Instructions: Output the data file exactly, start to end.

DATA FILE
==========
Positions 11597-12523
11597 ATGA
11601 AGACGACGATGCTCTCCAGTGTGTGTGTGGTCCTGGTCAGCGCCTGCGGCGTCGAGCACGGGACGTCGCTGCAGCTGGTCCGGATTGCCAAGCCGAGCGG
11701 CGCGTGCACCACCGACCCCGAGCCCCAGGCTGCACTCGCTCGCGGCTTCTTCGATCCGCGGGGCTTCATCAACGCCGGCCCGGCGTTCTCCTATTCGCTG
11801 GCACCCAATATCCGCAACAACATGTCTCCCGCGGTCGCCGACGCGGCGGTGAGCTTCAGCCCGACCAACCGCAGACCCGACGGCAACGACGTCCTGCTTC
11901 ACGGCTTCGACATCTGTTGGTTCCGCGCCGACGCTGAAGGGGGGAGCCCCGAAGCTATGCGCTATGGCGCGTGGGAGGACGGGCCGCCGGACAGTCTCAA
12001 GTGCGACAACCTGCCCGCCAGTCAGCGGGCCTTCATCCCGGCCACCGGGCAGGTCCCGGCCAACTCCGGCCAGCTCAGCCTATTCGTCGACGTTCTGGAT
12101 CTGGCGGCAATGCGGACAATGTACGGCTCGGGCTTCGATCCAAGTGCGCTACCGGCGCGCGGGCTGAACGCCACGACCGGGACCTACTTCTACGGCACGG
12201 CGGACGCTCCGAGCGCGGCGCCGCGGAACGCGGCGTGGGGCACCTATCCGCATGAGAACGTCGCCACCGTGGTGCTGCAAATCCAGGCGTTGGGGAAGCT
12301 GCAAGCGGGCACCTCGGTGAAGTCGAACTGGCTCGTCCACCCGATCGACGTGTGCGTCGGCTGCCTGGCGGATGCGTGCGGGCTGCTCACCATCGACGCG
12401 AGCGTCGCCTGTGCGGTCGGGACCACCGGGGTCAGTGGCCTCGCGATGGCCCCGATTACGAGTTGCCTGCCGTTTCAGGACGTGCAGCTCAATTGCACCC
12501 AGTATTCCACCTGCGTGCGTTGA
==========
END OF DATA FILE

Positions 11597-12523
11597 ATGA
11601 AGACGACGATGCTCTCCAGTGTGTGTGTGGTCCTGGTCAGCGCCTGCGGCGTCGAGCACGGGACGTCGCTGCAGCTGGTCCGGATTGCCAAGCCGAGCGG
11701 CGCGTGCACCACCGACCCCGAGCCCCAGGCTGCACTCGCTCGCGGCTTCTTCGATCCGCGGGGCTTCATCAACGCCGGCCCGGCGTTCTCCTATTCGCTG
11801 GCACCCAATATCCGCAACAACATGTCTCCCGCGGTCGCCGACGCGGCGGTGAGCTTCAGCCCGACCAACCGCAGACCCGACGGCAACGACGTCCTGCTTC
11901 ACGGCTTCGACATCTGTTGGTTCCGCGCCGACGCTGAAGGGGGGAGCCCCGAAGCTATGCGCTATGGCGCGTGGGAGGACGGGCCGCCGGACAGTCTCAA
12001 GTGCGACAACCTGCCCGCCAGTCAGCGGGCCTTCATCCCGGCCACCGGGCAGGTCCCGGCCAACTCCGGCCAGCTCAGCCTATTCGTCGACGTTCTGGAT
12101 CTGGCGGCAATGCGGACAATGTACGGCTCGGGCTTCGATCCAAGTGCGCTACCGGCGCGCGGGCTGAACGCCACGACCGGGACCTACTTCTACGGCACGG
12201 CGGACGCTCCGAGCGCGGCGCCGCGGAACGCGGCGTGGGGCACCTATCCGCATGAGAACGTCGCCACCGTGGTGCTGCAAATCCAGGCGTTGGGGAAGCT
12301 GCAAGCGGGCACCTCGGTGAAGTCGAACTGGCTCGTCCACCCGATCGACGTGTGCGTCGGCTGCCTGGCGGATGCGTGCGGGCTGCTCACCATCGACGCG
12401 AGCGTCGCCTGTGCGGTCGGGACCACCGGGGTCAGTGGCCTCGCGATGGCCCCGATTACGAGTTGCCTGCCGTTTCAGGACGTGCAGCTCAATTGCACCC
12501 AGTATTCCACCTGCGTGCGTTGA